If you have children, you probably want to take them on exciting trips to learn more about the world. One way to interest them in the cultural and educational side of the trip is to intersperse those history lessons with tours that are interesting to them. Fortunately, there are a few places to do that in Cusco and the area nearby and they are actually educational as well. The best part is, though, they are also fun.
Within Cusco itself, there’s no question that the best place to take children is the Choco Museo (http://chocomuseo.com/). Here, they can take part in a two hour workshop to learn about cacao, how chocolate is made and actually make their own sweets, which they will get to take with them. You will have to wait at least an hour after the end of the workshop for their creations to be ready to be picked up.
A bit outside of Cusco, on the road to Pisac, you can make a trip to Awana Kancha (http://www.awanakancha.com). Awana Kancha means Palace of the Weaver in Quechua, the indigenous language of the area. The site is dedicated to weaving and exhibiting the four basic types of camelids found in South America: llamas, alpacas, vicunas and guanacos. For the adults, it is interesting to see all of them together to really observe the differences, especially between llamas and alpacas which are the animals most often seen in and around Cusco. For the kids, it’s just really cool to get to feed them. They may not be the friendliest of animals but they aren’t aggressive and they are definitely cute and fuzzy.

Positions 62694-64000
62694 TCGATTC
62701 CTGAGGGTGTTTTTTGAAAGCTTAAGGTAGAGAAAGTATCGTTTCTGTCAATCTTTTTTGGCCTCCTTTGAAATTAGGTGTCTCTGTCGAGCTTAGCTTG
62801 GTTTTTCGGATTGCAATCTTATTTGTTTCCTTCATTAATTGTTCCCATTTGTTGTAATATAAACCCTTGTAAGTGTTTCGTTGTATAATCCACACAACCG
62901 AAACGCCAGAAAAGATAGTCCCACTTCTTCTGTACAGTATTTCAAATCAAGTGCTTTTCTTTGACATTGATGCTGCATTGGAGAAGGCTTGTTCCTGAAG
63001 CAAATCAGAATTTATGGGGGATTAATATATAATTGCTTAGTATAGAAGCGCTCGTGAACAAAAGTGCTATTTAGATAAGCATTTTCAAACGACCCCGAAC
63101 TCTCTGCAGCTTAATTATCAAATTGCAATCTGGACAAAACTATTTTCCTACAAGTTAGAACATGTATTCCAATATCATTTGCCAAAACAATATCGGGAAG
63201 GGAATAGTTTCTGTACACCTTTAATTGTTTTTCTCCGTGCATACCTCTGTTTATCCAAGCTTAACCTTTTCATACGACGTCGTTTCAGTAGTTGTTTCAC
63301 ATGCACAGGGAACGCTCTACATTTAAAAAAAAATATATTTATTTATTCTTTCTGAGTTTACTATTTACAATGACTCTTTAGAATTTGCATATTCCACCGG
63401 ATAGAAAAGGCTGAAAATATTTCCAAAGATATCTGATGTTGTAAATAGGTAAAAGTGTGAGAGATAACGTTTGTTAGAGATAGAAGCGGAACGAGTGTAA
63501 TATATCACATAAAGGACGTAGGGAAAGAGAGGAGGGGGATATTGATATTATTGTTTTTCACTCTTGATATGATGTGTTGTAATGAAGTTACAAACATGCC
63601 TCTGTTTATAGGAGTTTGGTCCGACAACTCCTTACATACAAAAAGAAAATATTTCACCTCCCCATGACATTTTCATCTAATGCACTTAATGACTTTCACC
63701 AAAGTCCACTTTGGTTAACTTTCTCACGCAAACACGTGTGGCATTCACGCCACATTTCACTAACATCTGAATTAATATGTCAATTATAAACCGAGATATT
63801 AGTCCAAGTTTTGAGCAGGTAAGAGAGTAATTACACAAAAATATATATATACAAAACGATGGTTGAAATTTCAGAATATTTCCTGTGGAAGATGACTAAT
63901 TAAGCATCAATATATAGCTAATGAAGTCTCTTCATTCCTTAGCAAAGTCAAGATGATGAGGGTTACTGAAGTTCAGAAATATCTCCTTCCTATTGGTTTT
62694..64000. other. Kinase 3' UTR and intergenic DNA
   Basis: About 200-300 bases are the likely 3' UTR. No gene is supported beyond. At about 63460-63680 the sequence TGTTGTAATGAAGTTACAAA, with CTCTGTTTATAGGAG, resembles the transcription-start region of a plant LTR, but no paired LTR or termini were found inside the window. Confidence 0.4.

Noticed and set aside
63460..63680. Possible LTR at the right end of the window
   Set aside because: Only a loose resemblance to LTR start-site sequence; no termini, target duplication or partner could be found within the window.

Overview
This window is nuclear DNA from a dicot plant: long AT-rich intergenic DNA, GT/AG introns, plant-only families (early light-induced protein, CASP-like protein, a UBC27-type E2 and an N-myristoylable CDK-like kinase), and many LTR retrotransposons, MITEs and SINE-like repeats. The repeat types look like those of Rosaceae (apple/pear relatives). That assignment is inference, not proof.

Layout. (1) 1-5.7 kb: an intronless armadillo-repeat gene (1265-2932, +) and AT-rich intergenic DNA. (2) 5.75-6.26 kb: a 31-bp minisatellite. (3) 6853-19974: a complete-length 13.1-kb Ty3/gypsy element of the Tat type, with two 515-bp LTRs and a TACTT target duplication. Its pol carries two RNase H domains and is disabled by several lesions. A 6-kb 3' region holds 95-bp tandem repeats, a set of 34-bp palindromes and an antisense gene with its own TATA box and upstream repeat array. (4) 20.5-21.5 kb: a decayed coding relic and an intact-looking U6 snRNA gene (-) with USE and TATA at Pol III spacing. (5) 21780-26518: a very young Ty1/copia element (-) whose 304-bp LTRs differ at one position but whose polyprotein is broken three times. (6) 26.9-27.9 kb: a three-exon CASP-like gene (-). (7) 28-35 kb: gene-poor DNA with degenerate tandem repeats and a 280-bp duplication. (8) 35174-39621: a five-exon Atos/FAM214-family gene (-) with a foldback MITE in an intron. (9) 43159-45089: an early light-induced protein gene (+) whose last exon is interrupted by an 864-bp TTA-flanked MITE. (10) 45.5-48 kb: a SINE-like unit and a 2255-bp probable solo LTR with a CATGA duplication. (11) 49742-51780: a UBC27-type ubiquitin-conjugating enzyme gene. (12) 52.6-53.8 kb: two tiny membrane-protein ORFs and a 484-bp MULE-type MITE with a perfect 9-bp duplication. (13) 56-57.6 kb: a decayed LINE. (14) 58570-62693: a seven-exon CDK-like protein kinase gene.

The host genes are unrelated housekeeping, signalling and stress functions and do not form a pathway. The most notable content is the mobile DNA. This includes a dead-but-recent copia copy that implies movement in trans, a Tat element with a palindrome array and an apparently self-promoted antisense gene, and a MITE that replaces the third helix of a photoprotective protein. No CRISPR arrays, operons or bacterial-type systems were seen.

Less interesting to some children perhaps, you can also get an explanation on the techniques used for dying the wool, spinning and weaving. There are always some weavers busy at work right there so you can see how they practice their art. There is also an on-site store with works from several communities displayed and sold. It’s a great opportunity to get much higher quality goods than you can find in most of the marketplaces and, at the same time, contribute to the economic stability of these communities.
Nearby Awana Kancha is Cochahuasi (http://www.santuariocochahuasi.com/), a privately owned sanctuary for native animals. The owner is a retired biologist who started the sanctuary to save animals from being sold on the black market. When possible, they are released back into the wild but, when this cannot be done for some reason such as injury, they stay on in the sanctuary. Among the inhabitants you may meet there are Andean w ildcats, macaws, toucans, llamas, alpacas, pumas and, most impressively, Andean condors. They have the largest wingspan of any land bird and, although in an enclosure here, they have room to take flight…a sight definitely worth seeing.